Alicia’s COVID-19 Diary: The Importance of Mental Health

A picture of Alicia smiling, sitting on a couchThose of you who know me or follow me on social media know that after I graduated from college late in 2019, a friend of mine had coined the year we’re in now, 2020, as “the year of firsts.” The phrase had a nice ring to it, and it carried me through the rest of 2019 with a sense of hope for a better year: a clean slate, a fresh start, newfound hope and motivation. I had a lot to look forward to.

2020 started out great. I wrote a post in January about flying to Houston to visit a friend, spending a week in 70-degree weather, making new friends and being out and about for 12 or more enjoyable hours every day I was there.

Once back home, I looked into teaching iPhone and iPad classes at The Chicago Lighthouse (I had seen a class while I was in Houston and thought to myself, “I wouldn’t mind doing this every day”). With so many possibilities in front of me, I couldn’t foresee a downfall. There was so much excitement that it was hard to keep up.

I still remember jokingly telling a friend back then that life needed to slow down just so I could process everything. And I think the universe heard me. Life didn’t just slow down — it came to a screeching halt.

March 8, 2020, is the last time I was in a room, face-to-face, with a friend. I am writing this on April 17, which means it has been one month and nine days since the last time I enjoyed a real live conversation with a friend.

But who’s counting?

If you know me, this is not normal for me. I am an extrovert. I get energy from other people. I’m usually out once a week…at the very least.

At first, I looked at this quarantine as a silver lining, a chance to get back into my hobbies. I wanted to read more, and now I had all the time in the world. I couldn’t see my friends in person, but I was able to connect with them online more – even some I hadn’t been communicating with on a daily basis before.

And then there’s this: I am spending more time with family now. I am staying at home with my parents, but I haven’t seen my siblings in person in a month. We do virtual game nights, but it’s not the same.

My two favorite country artists, Kelsea Ballerini and Ingrid Andress, released their albums one week apart, so that’s all I listen to. Ingrid Andress’ album didn’t have as many new songs, and the songs she did have were a bit more sad. I had to be in the mood for it. Kelsea Ballerini‘s songs were more upbeat, so I listened to that more.

But after a while, my attempts at keeping a positive attitude started to fade. Some days are tough, I won’t deny that. I worry for my friends, especially my best friend who is a certified nursing assistant at an assisted living center — she is likely exposed to the COVID-19 virus every day. I miss getting coffee with friends, and I know I could call an Uber and do the Dunkin Donuts drive-through, but I hesitate to do that. What if the driver had a passenger who had symptoms and didn’t know it? Then the driver is exposed, and we would be exposed, too. My blind friends and I talk about this a lot.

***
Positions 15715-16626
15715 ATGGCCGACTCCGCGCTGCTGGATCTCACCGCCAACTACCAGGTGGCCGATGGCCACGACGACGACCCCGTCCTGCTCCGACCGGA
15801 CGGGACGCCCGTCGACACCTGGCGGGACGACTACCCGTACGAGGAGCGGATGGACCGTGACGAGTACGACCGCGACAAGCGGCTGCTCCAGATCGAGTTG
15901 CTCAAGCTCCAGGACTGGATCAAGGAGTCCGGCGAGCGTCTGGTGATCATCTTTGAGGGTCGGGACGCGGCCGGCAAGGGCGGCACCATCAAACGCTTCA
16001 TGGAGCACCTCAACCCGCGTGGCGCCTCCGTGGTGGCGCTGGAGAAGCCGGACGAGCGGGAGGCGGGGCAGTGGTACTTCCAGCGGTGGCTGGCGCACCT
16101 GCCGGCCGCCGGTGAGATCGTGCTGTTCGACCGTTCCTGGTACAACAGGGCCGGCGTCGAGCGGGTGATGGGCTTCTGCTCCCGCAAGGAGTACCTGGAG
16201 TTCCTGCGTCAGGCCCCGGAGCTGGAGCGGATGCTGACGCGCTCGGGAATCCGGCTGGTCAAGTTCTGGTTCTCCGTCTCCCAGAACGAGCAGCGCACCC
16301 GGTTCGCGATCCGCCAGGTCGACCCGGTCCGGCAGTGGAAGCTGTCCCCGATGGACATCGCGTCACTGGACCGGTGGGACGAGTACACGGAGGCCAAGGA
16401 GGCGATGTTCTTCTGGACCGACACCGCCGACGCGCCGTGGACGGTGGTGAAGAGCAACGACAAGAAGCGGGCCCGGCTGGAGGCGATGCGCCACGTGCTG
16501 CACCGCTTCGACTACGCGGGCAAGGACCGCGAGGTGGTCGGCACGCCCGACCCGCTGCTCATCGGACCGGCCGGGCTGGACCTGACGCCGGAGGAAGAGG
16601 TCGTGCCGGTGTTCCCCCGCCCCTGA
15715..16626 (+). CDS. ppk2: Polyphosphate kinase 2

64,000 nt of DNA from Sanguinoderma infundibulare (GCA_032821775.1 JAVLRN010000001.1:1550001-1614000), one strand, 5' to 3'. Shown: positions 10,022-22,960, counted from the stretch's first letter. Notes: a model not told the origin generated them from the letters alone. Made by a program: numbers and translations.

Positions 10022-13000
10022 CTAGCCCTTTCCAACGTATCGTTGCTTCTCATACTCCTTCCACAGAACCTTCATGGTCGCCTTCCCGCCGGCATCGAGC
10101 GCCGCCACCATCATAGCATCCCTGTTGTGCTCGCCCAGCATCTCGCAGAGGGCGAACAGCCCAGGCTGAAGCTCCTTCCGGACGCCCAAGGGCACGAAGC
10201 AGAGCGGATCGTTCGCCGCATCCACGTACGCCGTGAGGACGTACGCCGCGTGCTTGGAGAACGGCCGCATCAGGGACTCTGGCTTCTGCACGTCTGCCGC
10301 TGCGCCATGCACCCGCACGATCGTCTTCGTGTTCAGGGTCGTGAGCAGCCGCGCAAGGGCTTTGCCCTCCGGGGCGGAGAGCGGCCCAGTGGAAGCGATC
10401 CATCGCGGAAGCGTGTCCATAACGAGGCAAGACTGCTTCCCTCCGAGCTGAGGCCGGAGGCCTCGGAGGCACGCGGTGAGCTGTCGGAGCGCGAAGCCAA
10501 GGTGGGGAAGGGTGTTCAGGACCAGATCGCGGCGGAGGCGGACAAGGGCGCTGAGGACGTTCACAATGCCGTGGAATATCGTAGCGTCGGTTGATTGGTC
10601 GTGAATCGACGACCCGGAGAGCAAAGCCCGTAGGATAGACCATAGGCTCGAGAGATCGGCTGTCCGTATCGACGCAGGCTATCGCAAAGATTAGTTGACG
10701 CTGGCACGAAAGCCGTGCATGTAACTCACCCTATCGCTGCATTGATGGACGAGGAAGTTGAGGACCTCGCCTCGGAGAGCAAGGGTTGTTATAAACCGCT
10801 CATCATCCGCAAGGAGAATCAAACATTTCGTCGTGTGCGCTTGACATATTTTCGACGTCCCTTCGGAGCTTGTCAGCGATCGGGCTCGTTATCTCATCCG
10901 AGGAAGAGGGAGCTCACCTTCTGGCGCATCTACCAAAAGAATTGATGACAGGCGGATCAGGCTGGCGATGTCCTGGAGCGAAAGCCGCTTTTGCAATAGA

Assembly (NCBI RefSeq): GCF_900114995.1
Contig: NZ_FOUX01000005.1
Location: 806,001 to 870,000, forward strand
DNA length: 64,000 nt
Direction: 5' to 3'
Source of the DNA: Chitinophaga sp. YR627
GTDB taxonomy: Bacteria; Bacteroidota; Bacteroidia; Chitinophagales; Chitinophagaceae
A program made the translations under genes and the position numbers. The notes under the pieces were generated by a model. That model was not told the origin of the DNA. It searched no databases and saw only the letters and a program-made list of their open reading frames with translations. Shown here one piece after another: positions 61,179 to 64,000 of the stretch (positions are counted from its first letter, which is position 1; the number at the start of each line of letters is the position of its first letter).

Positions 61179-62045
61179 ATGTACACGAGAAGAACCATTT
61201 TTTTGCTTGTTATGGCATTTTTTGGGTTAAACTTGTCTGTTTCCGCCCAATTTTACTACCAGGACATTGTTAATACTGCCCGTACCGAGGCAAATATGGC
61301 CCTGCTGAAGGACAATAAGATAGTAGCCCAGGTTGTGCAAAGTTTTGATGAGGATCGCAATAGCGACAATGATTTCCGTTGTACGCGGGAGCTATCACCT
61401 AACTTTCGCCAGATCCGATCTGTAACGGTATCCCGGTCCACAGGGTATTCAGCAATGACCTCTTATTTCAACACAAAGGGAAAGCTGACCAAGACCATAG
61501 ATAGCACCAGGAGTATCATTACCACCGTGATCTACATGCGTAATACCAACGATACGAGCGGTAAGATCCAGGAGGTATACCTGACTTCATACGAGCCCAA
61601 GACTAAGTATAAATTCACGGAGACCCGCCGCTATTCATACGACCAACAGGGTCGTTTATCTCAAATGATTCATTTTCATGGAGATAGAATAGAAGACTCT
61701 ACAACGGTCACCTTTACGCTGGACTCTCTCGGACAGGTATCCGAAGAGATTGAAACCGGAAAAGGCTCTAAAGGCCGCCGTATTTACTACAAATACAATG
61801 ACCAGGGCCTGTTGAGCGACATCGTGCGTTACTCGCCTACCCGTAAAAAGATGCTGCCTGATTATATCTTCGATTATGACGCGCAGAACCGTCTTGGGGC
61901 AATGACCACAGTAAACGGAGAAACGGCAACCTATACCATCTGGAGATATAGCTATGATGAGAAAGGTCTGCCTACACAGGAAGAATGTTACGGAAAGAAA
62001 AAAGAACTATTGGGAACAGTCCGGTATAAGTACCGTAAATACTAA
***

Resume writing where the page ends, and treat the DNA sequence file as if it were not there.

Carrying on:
Right now I was supposed to be working – or, at least, somewhere in the employment process. And remember what I said about Ingrid Andress being one of my two favorite country artists? I was supposed to be going to an Ingrid Andress concert with a friend, which would have been the first time in my life I would have been going to a concert without a family member along. Due to the coronavirus, that concert was postponed — a major disappointment in what was supposed to be my year of firsts. My friend from Houston was supposed to fly here. We were supposed to get a group together and go for lunch like we always do. We were supposed to go downtown and visit friends in Chicago.

When I start to get overwhelmed and caught up in everything I was supposed to be doing – everything I’d had to look forward to – I pull myself out of it as best I can.

One thing that helps? I do yoga with my mom every day. It took me a very long time to get into yoga. At first I did it because I knew my mom liked it when I joined her, but after a while I have really come to like it.

Truth is, long before the coronavirus — I mean, wayyyyy before this, like three years ago — I was in counseling, and when I opened up about anxiety, counselors would ask, “do you do yoga?” They’d tell me it’s a good hobby to take up, especially if you’re feeling anxious.

The next time I’m asked if I do yoga, I can honestly answer, “Yes!” More than ever, it’s important to do what you can for the sake of your mental health (for those of you reading this who are into yoga, my mom and I are subscribed to Yoga with Adriene).

I spend time outside when I can, either going for a walk with my parents or just sitting on the deck drinking coffee and listening to an audio book. I make lots and lots of phone calls and am constantly texting. I’m still in touch with my friends in Houston — we have a group text chain going on What’s App Messenger – and everyone is asking me when I’m coming back to visit again.

So what’s keeping me sane…and hopeful? Those simple pleasures. They really put things into perspective for me.


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